After a lunch of soup, apple juice and apple pie we went off exploring the narrow pathways of Marpha. As we walked around taking photos we surprisingly ran into an old friend, Jacque. I had last seen Jacque in Manang when he said goodbye to me through my door as I was severely sick and feverish. I never imagined I’d see him again as he was days ahead of us. However, this trail is like a small town in a way; you run into people you know all the time – a weird sensation in a foreign country.

My dad had a fabulous analogy of friendships along the Annapurna circuit. It’s as if the circuit is a stream and you and a friend drop a twig in the water from opposite banks. The twigs float downstream at different paces. Sometimes they meet and they float apart again. Sometimes on gets stuck in a place and swirls around a bit and then breaks free; eventually the two twigs meet again.

Brandy Bottles

We found Jacque ‘swirling’ in Marpha and it allowed up to catch-up with him. This time I could at least stand upright! It was great to reconnect with friends we’ve made along the way. He and his guide Yam had a good trek over the pass. They had changed their plans to avoid the new roads and kept Marpha as their home base spending their days trekking to the nearby villages.

Besides eating apples and shopping, there’s plenty to see around Marpha. We trekked to a government run distillery and saw how they made the famous Marpha Apple Brandy. It seemed to me that the process and operation was similar to how my grandfather made moonshine in his barn!

We also hiked to a Tibetan Refuge Camp in a beautiful forested setting along the river. The camp was funded and provided by the Nepalese government and had been in operation for many, many years. Kids and animals were everywhere! The locals were working on a large restoration project on their temple.

Dusty Buddha

They let us in to view the progress and collect a small donation. The temple was dark , dusty and filled with old Buddha statues and drums. I felt as if I had walked onto the set of Indiana Jones – minus the snakes plus a thick layer of dust.

That night we had some great food and of course more apple treats; apple crumble. Then suddenly another branch in the river found us. Our friend Ramen (who we met on summit day) walked into our guesthouse with a bottle of Apple Brandy and some friends he met along the trail. It turned into a party as we all sat and enjoyed our brandy sharing stories and laughing into the night. This river was full of old friends who floated in and out of our Annapurna Circuit.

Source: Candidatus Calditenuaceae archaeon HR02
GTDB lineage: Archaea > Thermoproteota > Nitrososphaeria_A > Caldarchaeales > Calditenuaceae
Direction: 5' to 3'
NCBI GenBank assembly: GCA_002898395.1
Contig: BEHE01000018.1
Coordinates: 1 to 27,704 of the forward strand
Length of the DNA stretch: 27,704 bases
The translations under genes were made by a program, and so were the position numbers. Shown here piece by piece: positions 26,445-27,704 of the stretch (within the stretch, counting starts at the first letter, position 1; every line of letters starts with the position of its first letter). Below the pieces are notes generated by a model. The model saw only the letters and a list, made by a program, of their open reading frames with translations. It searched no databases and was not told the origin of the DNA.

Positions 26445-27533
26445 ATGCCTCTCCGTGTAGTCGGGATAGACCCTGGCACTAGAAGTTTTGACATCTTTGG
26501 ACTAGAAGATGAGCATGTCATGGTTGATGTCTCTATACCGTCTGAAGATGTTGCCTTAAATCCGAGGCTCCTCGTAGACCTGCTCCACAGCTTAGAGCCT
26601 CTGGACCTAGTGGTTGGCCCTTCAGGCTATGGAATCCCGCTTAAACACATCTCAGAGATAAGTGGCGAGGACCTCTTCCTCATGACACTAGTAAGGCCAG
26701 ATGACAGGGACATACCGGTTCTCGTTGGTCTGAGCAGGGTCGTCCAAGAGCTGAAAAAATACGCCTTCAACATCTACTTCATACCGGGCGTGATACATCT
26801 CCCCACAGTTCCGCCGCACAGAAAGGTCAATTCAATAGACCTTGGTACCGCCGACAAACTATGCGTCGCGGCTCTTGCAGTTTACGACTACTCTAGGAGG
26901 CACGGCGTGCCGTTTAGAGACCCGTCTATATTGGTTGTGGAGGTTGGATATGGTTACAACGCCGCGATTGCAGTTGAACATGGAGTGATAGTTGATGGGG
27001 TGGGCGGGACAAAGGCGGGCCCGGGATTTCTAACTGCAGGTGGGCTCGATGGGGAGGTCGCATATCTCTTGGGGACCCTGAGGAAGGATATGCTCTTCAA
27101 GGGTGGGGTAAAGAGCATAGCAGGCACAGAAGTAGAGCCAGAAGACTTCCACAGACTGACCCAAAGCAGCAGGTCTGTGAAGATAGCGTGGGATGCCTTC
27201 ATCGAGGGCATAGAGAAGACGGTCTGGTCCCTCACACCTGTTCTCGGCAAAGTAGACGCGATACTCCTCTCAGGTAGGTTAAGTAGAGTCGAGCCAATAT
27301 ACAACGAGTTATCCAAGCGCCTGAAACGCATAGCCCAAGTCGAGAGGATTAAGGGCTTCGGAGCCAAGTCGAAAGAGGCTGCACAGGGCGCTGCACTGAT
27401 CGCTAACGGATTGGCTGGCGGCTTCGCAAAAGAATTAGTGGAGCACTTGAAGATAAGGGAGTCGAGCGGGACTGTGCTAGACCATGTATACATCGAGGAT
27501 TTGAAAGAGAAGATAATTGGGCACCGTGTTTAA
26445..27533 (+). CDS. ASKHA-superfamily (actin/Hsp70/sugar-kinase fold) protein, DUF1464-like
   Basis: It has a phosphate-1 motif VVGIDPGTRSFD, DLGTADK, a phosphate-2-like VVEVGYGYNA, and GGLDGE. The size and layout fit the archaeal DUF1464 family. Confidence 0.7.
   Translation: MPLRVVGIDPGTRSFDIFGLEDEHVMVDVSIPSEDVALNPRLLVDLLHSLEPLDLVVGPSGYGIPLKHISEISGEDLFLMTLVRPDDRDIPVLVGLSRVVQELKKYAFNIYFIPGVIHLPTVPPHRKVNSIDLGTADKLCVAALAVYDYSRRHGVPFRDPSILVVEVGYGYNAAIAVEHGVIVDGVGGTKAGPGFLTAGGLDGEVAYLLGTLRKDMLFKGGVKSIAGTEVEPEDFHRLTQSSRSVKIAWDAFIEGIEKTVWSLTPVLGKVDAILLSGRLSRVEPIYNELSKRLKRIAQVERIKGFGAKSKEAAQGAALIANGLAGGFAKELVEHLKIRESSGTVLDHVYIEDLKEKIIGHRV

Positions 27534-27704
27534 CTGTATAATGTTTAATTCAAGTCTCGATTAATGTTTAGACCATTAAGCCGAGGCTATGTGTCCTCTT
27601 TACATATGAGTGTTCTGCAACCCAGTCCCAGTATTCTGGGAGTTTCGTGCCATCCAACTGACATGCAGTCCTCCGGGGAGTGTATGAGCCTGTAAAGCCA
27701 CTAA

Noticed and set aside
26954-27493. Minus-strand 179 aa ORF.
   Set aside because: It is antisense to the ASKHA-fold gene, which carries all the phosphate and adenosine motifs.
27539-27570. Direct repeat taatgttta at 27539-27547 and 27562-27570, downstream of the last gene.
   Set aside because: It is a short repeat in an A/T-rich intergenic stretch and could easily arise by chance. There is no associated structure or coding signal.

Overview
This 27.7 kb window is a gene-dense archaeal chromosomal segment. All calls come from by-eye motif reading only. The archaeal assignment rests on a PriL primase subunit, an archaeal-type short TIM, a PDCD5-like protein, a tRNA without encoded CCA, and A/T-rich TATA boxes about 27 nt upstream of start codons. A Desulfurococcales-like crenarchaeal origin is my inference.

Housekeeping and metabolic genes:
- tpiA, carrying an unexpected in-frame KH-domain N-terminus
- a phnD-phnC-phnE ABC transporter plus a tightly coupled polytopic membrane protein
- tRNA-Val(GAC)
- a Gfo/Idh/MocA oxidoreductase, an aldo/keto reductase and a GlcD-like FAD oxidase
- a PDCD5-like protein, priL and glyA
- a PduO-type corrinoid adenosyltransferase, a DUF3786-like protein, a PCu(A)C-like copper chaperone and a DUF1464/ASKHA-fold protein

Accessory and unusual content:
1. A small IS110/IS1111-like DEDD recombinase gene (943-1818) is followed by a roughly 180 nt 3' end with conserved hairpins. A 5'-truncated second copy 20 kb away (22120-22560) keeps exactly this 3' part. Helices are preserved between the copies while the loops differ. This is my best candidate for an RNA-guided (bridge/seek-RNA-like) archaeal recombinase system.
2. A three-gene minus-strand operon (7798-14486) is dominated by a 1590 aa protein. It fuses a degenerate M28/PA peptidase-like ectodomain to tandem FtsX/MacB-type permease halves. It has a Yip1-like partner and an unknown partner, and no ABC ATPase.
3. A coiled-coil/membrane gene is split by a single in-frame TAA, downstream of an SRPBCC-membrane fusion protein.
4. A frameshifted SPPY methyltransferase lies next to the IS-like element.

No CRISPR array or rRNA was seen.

View Marpha Photography

Like the Tiger Balm Tales? Then start from the beginning!

Vol. 1 – The Begining of a Nepal Trekking Plan
Vol. 2 – Preparing the Parents
Vol. 3 – Annapurna Itinerary
Vol. 4 – Travel Back in Time
Vol. 5 – Breathe Through Your Mouth
Vol. 6 – Road Work Ahead
Vol. 7 – Changing Rhythms on the Annapurna Circuit
Vol. 8 – And on the 7th Day We Rested
Vol. 9 – Paralyzed on the Annapurna Circuit
Vol. 10 – No Room at the Inns
Vol. 11 – A Mouse in My House
Vol. 12 – Beware of Falling Rocks
Vol. 13 – The Longest Day
Vol. 14 – Motorized Travel

Your Comments

8 Comments so far

  1. Oh Sherry! What an absolutely lovely town. I might pass up the hike and just go here this fall.

    • admin says:

      certainly if you are looking for a more relaxing Nepal trip – you can easily fly into Jomson and then hike down to Marpha, use it as your home base and go to all of the amazing little villages around there. That’s what my friend Jacque did – a really great way to experience the culture – and great Photo ops! Then you could hike a few days back to Pokhara! Plus – you get to have that delicious apple pie!

  2. Anil says:

    Old Toyotas last forever, I’ve seen them running in the scarcest of places…slow, loud, but still puttering along :)


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Sherry traveling the world

I'm Sherry, a corporate cube dweller turned nomadic traveler. I travel to off-the-beaten-path destinations to bring you unique travel experiences and photography. But it's not just about travel, it's also about life experiences of a middle age wanderer.